Service for one, all in one. Napkin and silverware look great tucked into a jar meant to be the drinking vessel. If you don't have enough jars for each person, just organize silverware in jars.
Like fireflies winking in the dusk, a row of jars strung with lights hangs from rafters. Pendant light kits found at local hardware stores make the conversion simple.
When used as a container for forcing blubs, Mason jars mean you get twice the beauty: tendrils of roots and towering bulb.
Before guests arrive, dish servings into Mason jars to simplify serving time at a buffet.
Floating a single blossom in a jar with a little water makes a charming display. A bow of raffia tops it with flourish.
Adding a simple pump to the jar puts your dish or hand soap on display in a sturdy source.
Attaching bright paper labeled with IDs transforms jars into clear storage.
A little dirt at the bottom of a jar hints at the contents of this thoughtful favor. Raffia holds pretty gardening gloves on the jar filled with a seed packet and plant ID stake.
Vintage mason jars make great containers for a kitchen herbarium. Almost any herb can be started from seed in a mason jar. Chive, thyme and rosemary are excellent choices. When they outgrow their space, cut herbs as needed, or transplant them into a larger container or into the garden.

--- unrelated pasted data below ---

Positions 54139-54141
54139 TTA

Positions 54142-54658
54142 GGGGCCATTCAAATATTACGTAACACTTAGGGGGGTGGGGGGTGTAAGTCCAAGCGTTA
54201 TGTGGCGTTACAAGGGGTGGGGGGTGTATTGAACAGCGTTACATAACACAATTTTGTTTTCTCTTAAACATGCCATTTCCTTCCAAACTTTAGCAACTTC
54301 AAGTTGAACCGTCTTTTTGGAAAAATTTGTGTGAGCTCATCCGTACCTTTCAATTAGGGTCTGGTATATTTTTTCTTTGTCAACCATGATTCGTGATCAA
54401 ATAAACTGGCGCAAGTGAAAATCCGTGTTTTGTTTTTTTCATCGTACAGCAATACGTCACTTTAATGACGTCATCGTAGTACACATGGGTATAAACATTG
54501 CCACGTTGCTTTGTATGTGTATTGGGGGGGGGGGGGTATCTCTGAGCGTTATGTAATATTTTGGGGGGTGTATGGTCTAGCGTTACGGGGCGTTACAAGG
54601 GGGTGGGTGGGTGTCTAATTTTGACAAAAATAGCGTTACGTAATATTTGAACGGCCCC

These sundaes are more than just another excuse to ride the Mason jar wave. There's genius under that screw-top, thanks to inspiration from Silver Lining Creamery in Rapid City. Bake the cake batter in the jars; pile ice cream, fudge and nuts on top; then stash them in the freezer. They're perfect for serving at parties or any special occasion.
A row of jars puts tall items at your fingertips. Separate by type, color or function.
Pour lemonade or sangria into these jars for containers guests don't have to worry about breaking.
Corral tiny notions in a jar topped with a felt pincushion. Thread, needle cases, pins, buttons. They'll all benefit from a secure spot.
Insert a straw into lids with holes (or punch a hole in a lid) to create homemade sippy cups. No spills. Grown-up and tyke-approved.
Cookies on sticks or candy-coated pretzel sticks—anything tall and gooey looks great in a jar.
Tea lights set in sand inside Mason jars add light and charm to an outdoor patio. The carefully hung lights dangle above a dining table and seating area. To make your own, use twine and s hooks to hang the jars from thier handles.